Does Money Buy Happiness? Evidence from China

A new report by Richard Easterlin, a pioneer of the study of the link between income and happiness, looks into whether China’s income growth has made people happier. He writes: “In the past quarter century China’s real GDP per capita has multiplied over five times, an unprecedented feat.1 By 2012 virtually every urban household had, on average, a color TV, air conditioner, washing machine, and refrigerator. Almost nine in ten had a personal computer, and one in five, an automobile. Rural households lagged somewhat behind urban, but these same symptoms of affluence, which were virtually nonexistent in the countryside in 1990, had become quite common by 2012.2 In the face of such new-found plenitude, one would suppose that the population’s feelings of well-being would have enjoyed a similar multiplication. Yet, as will be discussed, well-being today is probably less than in 1990.” The full report is worth reading.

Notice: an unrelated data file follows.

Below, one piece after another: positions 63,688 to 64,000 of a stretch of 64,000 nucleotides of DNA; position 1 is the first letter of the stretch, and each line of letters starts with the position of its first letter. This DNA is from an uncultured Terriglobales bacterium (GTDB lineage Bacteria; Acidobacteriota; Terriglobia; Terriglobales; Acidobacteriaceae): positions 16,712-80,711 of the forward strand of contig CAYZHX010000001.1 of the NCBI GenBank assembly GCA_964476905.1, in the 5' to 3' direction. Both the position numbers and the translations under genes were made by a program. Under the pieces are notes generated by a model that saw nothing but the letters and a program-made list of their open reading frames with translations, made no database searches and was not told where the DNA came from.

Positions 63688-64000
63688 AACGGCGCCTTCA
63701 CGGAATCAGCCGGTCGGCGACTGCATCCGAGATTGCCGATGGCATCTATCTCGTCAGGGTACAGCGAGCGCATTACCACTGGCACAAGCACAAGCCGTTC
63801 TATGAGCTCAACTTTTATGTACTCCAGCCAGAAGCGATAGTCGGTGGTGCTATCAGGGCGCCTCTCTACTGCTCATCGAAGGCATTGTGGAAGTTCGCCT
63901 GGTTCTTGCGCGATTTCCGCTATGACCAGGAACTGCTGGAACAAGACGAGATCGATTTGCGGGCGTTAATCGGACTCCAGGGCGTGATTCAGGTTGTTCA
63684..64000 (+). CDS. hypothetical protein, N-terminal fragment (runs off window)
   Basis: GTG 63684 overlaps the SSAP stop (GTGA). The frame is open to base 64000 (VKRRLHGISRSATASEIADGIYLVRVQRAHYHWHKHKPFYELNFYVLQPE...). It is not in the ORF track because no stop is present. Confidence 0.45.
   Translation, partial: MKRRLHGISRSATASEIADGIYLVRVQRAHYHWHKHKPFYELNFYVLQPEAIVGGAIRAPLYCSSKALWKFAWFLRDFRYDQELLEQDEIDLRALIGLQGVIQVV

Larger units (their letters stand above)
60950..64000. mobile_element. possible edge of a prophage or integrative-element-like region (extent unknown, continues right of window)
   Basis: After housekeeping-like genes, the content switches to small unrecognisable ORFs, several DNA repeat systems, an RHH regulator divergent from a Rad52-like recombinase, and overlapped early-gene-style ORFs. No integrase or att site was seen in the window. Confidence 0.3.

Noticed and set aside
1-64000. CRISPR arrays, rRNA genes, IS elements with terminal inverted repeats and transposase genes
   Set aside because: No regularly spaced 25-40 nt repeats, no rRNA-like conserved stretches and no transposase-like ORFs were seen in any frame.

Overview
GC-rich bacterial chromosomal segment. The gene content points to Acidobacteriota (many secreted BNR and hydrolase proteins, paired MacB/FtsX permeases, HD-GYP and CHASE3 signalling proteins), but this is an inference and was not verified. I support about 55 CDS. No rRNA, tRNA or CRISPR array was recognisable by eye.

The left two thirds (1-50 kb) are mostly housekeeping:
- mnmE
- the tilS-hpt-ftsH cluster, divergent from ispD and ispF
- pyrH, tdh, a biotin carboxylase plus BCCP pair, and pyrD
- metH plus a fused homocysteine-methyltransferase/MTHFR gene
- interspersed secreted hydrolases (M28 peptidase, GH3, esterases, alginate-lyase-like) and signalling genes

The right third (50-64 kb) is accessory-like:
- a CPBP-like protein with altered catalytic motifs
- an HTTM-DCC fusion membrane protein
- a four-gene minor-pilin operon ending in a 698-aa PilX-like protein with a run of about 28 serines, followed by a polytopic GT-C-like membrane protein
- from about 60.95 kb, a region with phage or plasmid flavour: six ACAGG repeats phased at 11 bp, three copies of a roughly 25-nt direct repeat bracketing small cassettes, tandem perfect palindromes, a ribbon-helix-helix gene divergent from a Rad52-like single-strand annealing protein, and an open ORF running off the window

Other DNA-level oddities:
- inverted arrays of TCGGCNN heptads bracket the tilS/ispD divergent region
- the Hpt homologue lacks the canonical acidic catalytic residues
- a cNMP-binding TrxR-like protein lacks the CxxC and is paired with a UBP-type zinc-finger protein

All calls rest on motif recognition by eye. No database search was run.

Posted by at 9:04 AM

Labels: Inclusive Growth


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